Germany has downplayed the prospects of boosting its funding for the EU's bailout fund, ahead of talks between the German chancellor and the Greek prime minister over ending the region's debt crisis.

Chancellor Angela Merkel was expected to meet George Papandreou in Berlin on Tuesday, as part of European efforts to tackle the massive deficit in Greece.

However, analysts say the talks may not yield much more than giving Papandreou an idea of where the region's wealthiest country stands on Greece's future.

Papandreou, speaking in Berlin on Tuesday ahead of his talks with Merkel, said Greece had been a mismanaged country and had made mistakes in the past.

But he assured investors that their money would be used to take the country forward, citing laws and reforms the country has made in a bid to explain why Greece deserved help.

"If people feel only punishment and scorn, this crisis will not become an opportunity, it will become a lost cause. And we are determined to make this a success," he said.

Merkel, in her own remarks ahead of the planned meeting with Papandreou, said Greece needed to show the financial markets that it was "on the right path".

Bailout fund

Stung by criticism for failing to stem the debt crisis, European policymakers have been working on new ways to stop the fallout from Greece's near-bankruptcy from inflicting more damage on the world economy.

Al Jazeera's Samah el-Shahat discusses the debt crisis

Analysts say a bailout fund of about $2.7 trillion would be needed if the crisis spreads to Italy and Spain, with some media outlets reporting that the eurozone was debating an increase in the fund to that amount.

But German officials have downplayed talk of any quick and dramatic change of course in tackling the debt crisis, such as further increasing the size of the $595bn rescue fund, called the European Financial Stability Facility.

Berlin underlined its attachment to its often-criticised step-by-step approach, with Wolfgang Schaeuble, the finance minister, insisting on Monday that there was no plan to boost the fund's war chest.

"We are giving it the tools so it can work if necessary," he said, referring to the new powers allowing the fund to lend to countries such as Italy even before they hit cashflow crises.

"Then we will use it effectively - but we do not have the intention of boosting its volume."

Merkel has dismissed talk of allowing a controlled default of Greece, insisting instead on the step-by-step implementation of decisions already taken - but which investors are losing faith with.

Her meeting Papandreou comes ahead of a parliamentary vote in Germany on approving plans to beef up the rescue fund.

Al Jazeera's Tim Friend, reporting from Athens, Greece, said Merkel is the person in the eurozone with all the power due to the financial might of Germany.

"Merkel has problems of her own with her domestic audience. The Germans increasingly don't like the thought that they are bailing out countries, particularly Greece, that they suspect haven't looked after their own finances well enough in the past.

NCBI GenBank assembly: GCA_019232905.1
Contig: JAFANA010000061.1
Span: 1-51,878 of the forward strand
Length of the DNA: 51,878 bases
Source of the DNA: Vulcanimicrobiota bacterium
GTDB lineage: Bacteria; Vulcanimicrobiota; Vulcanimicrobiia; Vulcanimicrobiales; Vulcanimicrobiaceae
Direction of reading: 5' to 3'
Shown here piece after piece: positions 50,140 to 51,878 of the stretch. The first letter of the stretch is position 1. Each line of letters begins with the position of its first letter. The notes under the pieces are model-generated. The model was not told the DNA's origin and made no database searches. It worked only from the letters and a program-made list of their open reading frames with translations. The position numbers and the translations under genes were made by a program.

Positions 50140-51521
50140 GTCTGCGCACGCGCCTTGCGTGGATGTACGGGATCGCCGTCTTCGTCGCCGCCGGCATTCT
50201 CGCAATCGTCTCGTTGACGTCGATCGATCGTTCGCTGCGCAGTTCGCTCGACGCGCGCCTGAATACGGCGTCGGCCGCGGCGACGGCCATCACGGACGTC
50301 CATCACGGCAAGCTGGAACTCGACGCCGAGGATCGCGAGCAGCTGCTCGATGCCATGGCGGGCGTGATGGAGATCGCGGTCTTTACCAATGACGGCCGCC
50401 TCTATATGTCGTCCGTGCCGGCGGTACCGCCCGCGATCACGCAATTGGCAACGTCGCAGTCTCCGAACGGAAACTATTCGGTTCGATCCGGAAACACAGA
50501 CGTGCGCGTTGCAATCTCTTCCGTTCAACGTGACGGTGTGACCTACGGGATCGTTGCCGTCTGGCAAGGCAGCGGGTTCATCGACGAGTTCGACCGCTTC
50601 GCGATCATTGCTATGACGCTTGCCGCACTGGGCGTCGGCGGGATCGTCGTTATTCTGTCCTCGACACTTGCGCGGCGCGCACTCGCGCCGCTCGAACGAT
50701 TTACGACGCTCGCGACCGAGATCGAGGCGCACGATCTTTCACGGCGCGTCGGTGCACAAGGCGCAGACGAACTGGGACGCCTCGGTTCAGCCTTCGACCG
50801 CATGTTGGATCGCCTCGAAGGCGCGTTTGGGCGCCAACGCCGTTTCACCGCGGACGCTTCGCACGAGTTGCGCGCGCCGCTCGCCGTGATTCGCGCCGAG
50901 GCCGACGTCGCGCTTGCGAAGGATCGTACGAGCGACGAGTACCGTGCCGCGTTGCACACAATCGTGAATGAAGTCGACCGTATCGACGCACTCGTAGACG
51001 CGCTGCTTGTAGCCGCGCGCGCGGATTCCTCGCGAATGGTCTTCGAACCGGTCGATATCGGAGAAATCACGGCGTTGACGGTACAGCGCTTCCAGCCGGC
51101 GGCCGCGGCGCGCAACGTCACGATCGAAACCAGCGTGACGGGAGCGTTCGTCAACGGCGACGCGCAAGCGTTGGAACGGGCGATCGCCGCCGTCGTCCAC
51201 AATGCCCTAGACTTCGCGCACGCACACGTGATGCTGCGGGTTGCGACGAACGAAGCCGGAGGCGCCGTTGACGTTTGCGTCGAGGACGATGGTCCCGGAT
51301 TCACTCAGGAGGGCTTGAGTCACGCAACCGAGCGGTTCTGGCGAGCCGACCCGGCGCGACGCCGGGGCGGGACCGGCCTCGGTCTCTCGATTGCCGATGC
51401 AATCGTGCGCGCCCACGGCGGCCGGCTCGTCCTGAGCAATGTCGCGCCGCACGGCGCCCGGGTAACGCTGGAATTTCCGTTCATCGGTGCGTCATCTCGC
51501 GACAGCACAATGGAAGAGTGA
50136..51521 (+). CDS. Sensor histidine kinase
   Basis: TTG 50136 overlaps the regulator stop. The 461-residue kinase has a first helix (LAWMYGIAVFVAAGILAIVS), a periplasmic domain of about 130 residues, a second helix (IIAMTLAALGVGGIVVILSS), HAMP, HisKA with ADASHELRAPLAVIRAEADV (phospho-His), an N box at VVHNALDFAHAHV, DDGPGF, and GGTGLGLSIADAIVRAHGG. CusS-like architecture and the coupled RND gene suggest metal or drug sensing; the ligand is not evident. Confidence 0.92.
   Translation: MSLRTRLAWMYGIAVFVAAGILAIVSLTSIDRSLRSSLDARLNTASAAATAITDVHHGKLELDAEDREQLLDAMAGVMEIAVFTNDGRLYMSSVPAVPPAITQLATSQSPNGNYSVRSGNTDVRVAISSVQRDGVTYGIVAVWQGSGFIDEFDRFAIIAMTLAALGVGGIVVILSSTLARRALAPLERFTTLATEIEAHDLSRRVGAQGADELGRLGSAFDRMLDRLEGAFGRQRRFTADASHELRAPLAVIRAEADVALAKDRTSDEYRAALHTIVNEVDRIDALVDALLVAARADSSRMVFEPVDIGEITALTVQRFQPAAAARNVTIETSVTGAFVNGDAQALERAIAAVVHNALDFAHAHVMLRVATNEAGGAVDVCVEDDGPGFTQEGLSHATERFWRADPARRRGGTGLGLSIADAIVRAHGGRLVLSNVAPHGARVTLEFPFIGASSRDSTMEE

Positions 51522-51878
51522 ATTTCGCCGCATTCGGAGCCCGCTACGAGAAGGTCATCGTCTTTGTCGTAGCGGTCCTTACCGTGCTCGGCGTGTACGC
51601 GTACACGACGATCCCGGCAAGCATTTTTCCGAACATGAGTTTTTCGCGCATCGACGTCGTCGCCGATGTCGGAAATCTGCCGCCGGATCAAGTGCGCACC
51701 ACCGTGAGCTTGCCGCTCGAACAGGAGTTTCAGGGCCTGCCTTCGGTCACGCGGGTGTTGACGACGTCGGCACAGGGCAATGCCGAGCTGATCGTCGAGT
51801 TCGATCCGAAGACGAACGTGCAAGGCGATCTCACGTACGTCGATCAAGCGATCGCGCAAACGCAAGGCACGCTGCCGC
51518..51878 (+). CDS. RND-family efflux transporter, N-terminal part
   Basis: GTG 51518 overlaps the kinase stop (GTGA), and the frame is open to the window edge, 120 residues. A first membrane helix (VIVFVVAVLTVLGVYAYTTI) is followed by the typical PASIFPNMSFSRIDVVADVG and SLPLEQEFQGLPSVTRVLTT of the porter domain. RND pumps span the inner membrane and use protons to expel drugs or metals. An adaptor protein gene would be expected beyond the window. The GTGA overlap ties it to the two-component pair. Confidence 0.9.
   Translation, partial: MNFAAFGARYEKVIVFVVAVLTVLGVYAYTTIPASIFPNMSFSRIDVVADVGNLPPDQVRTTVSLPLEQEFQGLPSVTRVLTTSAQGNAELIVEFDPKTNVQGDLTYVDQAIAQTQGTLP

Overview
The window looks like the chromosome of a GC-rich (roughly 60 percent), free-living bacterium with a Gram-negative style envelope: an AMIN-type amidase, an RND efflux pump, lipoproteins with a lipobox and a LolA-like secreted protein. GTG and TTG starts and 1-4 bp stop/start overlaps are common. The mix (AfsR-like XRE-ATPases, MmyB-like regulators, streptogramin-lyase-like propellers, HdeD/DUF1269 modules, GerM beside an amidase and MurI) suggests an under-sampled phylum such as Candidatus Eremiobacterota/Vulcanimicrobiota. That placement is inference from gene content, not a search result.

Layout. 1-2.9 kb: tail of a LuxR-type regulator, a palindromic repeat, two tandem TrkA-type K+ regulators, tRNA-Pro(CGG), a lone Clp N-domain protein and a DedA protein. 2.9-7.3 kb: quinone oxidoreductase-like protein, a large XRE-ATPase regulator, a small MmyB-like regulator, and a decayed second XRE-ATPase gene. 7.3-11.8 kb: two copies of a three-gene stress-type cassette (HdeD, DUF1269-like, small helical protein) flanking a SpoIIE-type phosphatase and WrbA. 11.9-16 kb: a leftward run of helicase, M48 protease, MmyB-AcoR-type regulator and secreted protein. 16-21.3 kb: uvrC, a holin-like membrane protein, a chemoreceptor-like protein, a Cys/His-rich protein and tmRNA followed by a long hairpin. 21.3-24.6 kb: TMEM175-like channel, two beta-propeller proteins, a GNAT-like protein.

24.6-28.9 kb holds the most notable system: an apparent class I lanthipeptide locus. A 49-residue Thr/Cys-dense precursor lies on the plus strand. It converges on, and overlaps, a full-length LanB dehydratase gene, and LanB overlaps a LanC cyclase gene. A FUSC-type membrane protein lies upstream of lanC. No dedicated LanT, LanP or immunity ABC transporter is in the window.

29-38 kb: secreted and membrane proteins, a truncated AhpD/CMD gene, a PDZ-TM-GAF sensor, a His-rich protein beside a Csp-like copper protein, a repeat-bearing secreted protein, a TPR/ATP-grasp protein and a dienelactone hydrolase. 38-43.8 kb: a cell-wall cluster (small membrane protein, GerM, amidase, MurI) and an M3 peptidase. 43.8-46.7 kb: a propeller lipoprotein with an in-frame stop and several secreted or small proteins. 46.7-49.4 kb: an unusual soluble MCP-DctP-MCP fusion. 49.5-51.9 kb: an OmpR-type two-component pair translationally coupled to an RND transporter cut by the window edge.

"There's an element of public relations going on here - Papandreou being seen to make the effort and Angela Merkel being seen to be stern with him and keeping him on track with Greece's austerity package."

European markets positive

Meanwhile, stock markets in Europe opened positively, with most indices up more than two per cent.

Across the globe, Asian markets rebounded on Tuesday, with Hong Kong closing up more than four per cent, as a European deal to help the eurozone out of its crisis began to take shape.

The rally came a day after US President Barack Obama warned European leaders that their failure to tackle the Greek debt was "scaring the world".

Obama urged eurozone leaders on Monday to act quickly to help a region where banks have not fully recovered from the 2008 financial crisis and which is now suffering from the Greek government's debt crisis.

"They are trying to take responsible actions but those actions haven't been quite as quick as they need to be," Obama told a citizens' meeting in Mountain View, California.

Greek austerity plan

In July, when it became clear that Athens needed more help, eurozone leaders agreed on a second bailout, although several aspects of that deal still need to be finalised.

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The Greek government's new measures include a new property tax to be paid through electricity bills to make it easier for the state to collect, as well as pension cuts and more tax hikes.

Politicians are to vote on Tuesday night on the property tax bill, which electricity company workers have threatened not to collect as they say the power utility should not be used as a tax collection system.

Greeks have been outraged by the new steps, as they come on top of previous austerity measures which failed to sufficiently reduce the country's budget deficit.

Public workers continue to hold mass strikes in protest against the government's plans to cut jobs and raise taxes.

Al Jazeera's Nick Spicer, reporting from Berlin, said: "Greece is sticking to the plan and working with the IMF, EU and ECB and does not want to default".

Debt inspectors from the IMF, European Commission and ECB, known collectively as the troika, are expected to return to Athens this week to resume a review suspended earlier this month amid talk of delayed implementation of reforms.

But no specific date has been set for their return, and the European Commission made clear on Monday that no decision on releasing the funds would be reached during a meeting of eurozone finance ministers in Luxembourg next Monday.

Source: Al Jazeera and agencies